a1 Department of Psychiatry, Technische Universität München, Germany
a2 Department of Psychology, Ludwig-Maximilians-Universität München, Germany
a3 Department of Psychology, Universität Salzburg, Austria
a4 Department of Psychiatry, The Zucker Hillside Hospital of the North Shore-Long Island Jewish Health System, USA
a5 Department of Psychiatry, Ludwig-Maximilians-Universität München, Germany
Background Diagnostic errors can have tremendous consequences because they can result in a fatal chain of wrong decisions. Experts assume that physicians' desire to confirm a preliminary diagnosis while failing to seek contradictory evidence is an important reason for wrong diagnoses. This tendency is called ‘confirmation bias’.
Method To study whether psychiatrists and medical students are prone to confirmation bias and whether confirmation bias leads to poor diagnostic accuracy in psychiatry, we presented an experimental decision task to 75 psychiatrists and 75 medical students.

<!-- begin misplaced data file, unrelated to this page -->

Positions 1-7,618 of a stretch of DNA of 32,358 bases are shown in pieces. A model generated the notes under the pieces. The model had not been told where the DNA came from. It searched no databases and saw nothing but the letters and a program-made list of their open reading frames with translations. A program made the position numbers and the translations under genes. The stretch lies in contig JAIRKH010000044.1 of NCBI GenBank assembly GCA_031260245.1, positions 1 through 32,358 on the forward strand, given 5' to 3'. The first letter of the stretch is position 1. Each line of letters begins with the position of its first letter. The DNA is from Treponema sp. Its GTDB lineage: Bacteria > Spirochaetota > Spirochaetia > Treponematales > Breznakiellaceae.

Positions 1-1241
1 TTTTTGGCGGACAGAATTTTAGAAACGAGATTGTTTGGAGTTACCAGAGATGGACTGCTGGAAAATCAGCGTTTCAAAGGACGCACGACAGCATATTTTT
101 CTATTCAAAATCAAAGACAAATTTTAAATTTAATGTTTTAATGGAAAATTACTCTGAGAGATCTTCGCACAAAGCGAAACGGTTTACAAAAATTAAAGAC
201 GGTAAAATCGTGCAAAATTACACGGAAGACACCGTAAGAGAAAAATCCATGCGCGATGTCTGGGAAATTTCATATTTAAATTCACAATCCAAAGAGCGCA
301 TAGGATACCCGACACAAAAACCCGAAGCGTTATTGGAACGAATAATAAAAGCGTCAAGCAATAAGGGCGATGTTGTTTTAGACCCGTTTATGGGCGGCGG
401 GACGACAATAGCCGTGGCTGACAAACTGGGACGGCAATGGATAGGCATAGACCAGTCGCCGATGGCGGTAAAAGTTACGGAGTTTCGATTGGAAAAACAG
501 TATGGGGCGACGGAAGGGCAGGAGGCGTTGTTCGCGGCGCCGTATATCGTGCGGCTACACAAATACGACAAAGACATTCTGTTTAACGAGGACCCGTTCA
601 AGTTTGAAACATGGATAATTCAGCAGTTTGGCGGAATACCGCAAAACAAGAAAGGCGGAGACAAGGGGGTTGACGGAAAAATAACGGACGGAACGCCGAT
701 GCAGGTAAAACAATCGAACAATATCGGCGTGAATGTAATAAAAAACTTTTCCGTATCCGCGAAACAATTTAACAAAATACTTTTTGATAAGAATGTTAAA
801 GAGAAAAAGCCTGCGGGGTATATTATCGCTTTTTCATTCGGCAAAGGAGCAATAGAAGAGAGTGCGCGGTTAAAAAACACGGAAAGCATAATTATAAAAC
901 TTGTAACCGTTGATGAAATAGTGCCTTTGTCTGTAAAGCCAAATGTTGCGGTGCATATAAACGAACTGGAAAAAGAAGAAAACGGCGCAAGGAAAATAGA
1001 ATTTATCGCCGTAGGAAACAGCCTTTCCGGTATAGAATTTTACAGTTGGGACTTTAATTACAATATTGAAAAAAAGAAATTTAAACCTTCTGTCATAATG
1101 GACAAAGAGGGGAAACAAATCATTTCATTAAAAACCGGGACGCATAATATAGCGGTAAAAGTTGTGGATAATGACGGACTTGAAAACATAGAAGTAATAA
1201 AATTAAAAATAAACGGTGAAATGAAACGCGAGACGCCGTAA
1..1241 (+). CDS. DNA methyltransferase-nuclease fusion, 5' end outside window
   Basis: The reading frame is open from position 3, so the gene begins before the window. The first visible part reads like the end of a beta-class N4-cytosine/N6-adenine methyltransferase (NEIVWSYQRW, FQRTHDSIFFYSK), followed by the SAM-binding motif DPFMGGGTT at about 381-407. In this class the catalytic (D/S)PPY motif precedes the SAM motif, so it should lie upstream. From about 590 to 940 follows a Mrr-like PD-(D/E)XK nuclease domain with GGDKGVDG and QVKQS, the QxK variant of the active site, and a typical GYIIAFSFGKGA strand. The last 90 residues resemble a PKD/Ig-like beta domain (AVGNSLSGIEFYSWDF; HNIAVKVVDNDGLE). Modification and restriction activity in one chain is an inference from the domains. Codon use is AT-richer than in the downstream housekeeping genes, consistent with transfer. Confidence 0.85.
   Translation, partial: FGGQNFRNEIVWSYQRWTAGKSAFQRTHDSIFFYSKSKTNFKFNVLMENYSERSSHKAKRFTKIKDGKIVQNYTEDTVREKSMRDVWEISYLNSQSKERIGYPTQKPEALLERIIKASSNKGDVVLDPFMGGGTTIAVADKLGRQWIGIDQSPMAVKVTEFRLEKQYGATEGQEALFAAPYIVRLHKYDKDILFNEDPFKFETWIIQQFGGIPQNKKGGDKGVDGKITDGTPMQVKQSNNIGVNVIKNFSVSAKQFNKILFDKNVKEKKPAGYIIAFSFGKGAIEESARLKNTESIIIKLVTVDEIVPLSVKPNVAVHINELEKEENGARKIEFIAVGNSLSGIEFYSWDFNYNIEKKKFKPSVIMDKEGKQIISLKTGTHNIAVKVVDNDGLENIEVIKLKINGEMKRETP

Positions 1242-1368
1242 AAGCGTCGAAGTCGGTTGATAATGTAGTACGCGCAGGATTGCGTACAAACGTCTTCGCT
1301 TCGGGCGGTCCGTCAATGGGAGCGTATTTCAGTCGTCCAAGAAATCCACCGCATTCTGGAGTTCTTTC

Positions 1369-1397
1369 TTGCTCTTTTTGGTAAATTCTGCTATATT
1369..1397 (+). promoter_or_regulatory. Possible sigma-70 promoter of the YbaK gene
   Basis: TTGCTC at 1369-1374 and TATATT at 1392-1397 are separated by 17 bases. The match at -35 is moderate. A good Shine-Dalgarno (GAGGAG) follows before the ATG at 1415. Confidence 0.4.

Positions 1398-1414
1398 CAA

Results A total of 13% of psychiatrists and 25% of students showed confirmation bias when searching for new information after having made a preliminary diagnosis. Participants conducting a confirmatory information search were significantly less likely to make the correct diagnosis compared to participants searching in a disconfirmatory or balanced way [multiple logistic regression: odds ratio (OR) 7.3, 95% confidence interval (CI) 2.53–21.22, p<0.001; OR 3.2, 95% CI 1.23–8.56, p=0.02]. Psychiatrists conducting a confirmatory search made a wrong diagnosis in 70% of the cases compared to 27% or 47% for a disconfirmatory or balanced information search (students: 63, 26 and 27%). Participants choosing the wrong diagnosis also prescribed different treatment options compared with participants choosing the correct diagnosis.
Conclusions Confirmatory information search harbors the risk of wrong diagnostic decisions. Psychiatrists should be aware of confirmation bias and instructed in techniques to reduce bias.
(Received November 06 2010)
(Revised April 18 2011)
(Accepted April 21 2011)
(Online publication May 20 2011)